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  • Python is like a new/better PERL. It makes it possible to write pretty complicated system scripts in a very compact and easy to read way.

  • Python is fine for big projects as well.

  • Python offers access to a LOT of libraries, whose API is most of the time far simpler than what you can meet in other languages.

  • Python is pretty fast for a dynamic language.

  • Python doesn't care whether you are more about OOP or functional programming. You're free to adopt both programming styles.

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Python is widely used in the real world, especially as glue between other languages, but also on its own.

It's also a quite fun language!

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Extremely:

Read these key distinguishing features from Python website. Quoting here:

* very clear, readable syntax
* strong introspection capabilities
* intuitive object orientation
* natural expression of procedural code
* full modularity, supporting hierarchical packages
* exception-based error handling
* very high level dynamic data types
* extensive standard libraries and third party modules for virtually every task
* extensions and modules easily written in C, C++ (or Java for Jython, or .NET languages for IronPython)
* embeddable within applications as a scripting interface

Read about Application Domains it can be used for (also taken from Python website) . Quoting the top level app domains here:

  1. Web and Internet Development
  2. Database Access
  3. Desktop GUIs
  4. Scientific and Numeric
  5. Education
  6. Network Programming
  7. Software Development
  8. Game and 3D Graphics

My personal experience, its easy to learn. And gives immense satisfaction after writing a nice concise program.

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Currently I use PHP in my job but Python for home projects. I've found it much easier to make small scripts and the like in Python rather than PHP. At first I found it very hard to make larger things in Python but that's because it handles things in a different way to PHP, the namespaces were very very confusing but even in the early stages of my project I can see how it'll be useful later.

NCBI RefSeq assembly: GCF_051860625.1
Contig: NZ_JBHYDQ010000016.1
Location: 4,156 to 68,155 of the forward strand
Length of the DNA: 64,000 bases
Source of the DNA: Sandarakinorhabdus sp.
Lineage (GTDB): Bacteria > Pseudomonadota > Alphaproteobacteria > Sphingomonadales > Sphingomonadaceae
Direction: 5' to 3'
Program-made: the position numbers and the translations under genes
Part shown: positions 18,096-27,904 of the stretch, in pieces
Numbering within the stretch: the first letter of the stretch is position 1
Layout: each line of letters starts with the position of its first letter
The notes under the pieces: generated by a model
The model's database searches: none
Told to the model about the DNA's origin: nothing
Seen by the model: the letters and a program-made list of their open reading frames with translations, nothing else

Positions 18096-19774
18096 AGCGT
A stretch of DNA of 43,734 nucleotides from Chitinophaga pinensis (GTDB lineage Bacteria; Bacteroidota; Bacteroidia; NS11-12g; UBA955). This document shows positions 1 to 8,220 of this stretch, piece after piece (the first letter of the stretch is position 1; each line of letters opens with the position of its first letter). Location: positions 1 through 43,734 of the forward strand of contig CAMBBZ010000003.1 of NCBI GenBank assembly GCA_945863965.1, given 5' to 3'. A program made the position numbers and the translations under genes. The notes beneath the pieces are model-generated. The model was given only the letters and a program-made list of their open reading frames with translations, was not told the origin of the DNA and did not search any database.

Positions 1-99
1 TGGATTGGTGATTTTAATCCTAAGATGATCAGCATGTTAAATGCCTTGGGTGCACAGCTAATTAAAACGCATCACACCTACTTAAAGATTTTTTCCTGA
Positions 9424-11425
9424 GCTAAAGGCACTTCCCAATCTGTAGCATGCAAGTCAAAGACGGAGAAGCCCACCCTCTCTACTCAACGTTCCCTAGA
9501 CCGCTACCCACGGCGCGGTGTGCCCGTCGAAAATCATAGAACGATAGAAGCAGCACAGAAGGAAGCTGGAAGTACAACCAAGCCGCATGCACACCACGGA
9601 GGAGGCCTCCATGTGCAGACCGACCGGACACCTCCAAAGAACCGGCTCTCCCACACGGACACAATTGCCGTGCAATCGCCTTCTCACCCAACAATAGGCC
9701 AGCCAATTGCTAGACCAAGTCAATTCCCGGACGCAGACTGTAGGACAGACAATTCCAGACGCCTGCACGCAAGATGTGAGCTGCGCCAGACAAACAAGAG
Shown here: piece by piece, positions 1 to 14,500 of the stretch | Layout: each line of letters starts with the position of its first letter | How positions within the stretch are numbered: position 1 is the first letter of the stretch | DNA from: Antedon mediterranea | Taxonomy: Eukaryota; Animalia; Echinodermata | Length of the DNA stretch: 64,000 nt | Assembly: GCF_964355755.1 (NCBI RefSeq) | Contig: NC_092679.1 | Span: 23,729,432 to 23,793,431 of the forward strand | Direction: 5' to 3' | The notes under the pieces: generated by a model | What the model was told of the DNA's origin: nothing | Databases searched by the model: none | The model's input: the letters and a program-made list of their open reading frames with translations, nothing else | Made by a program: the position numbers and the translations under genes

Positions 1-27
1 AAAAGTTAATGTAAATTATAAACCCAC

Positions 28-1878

Ultimately Python will be as useful as you want it to be, if you want to devote time and energy to becoming good with it then it will serve you well as it runs on all major platforms.

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Some incentives for learning Python:

  1. Google seem to be pretty keen on Python in general (Not just appengine), and they are a big employer...
  2. Python is the basis for quite a lot of interesting new OSS applications which often means that some of the better professional developers are choosing to use it in there spare time. It also means that there's lots of good code to read and understand.
  3. Python is one of several good choices for platform independent applications (I have a fully operational development environment running on my phone (Not that I use it much)).
  4. There's good support for writing websites (DJango and other frameworks) and massively scalable websites (Google appengine)
  5. As a student (or a professional developer) its always useful to get experience with as many programming languages as you can, to get an understanding of the length and breadth of different ideas and approaches.
  6. Its a fun language to learn
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I guess it's gained quite a momentum since Google started using it in their Google Apps platform.

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It's the highest level language I've ever seen

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have you seen ruby? –  Ricket Feb 25 '09 at 12:39
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Forget Ruby. Have you seen any functional language? –  Milen A. Radev Feb 25 '09 at 12:41
    
I have, and python supports functional paradigm AFAIK (at least most of them) –  hasenj Feb 25 '09 at 12:58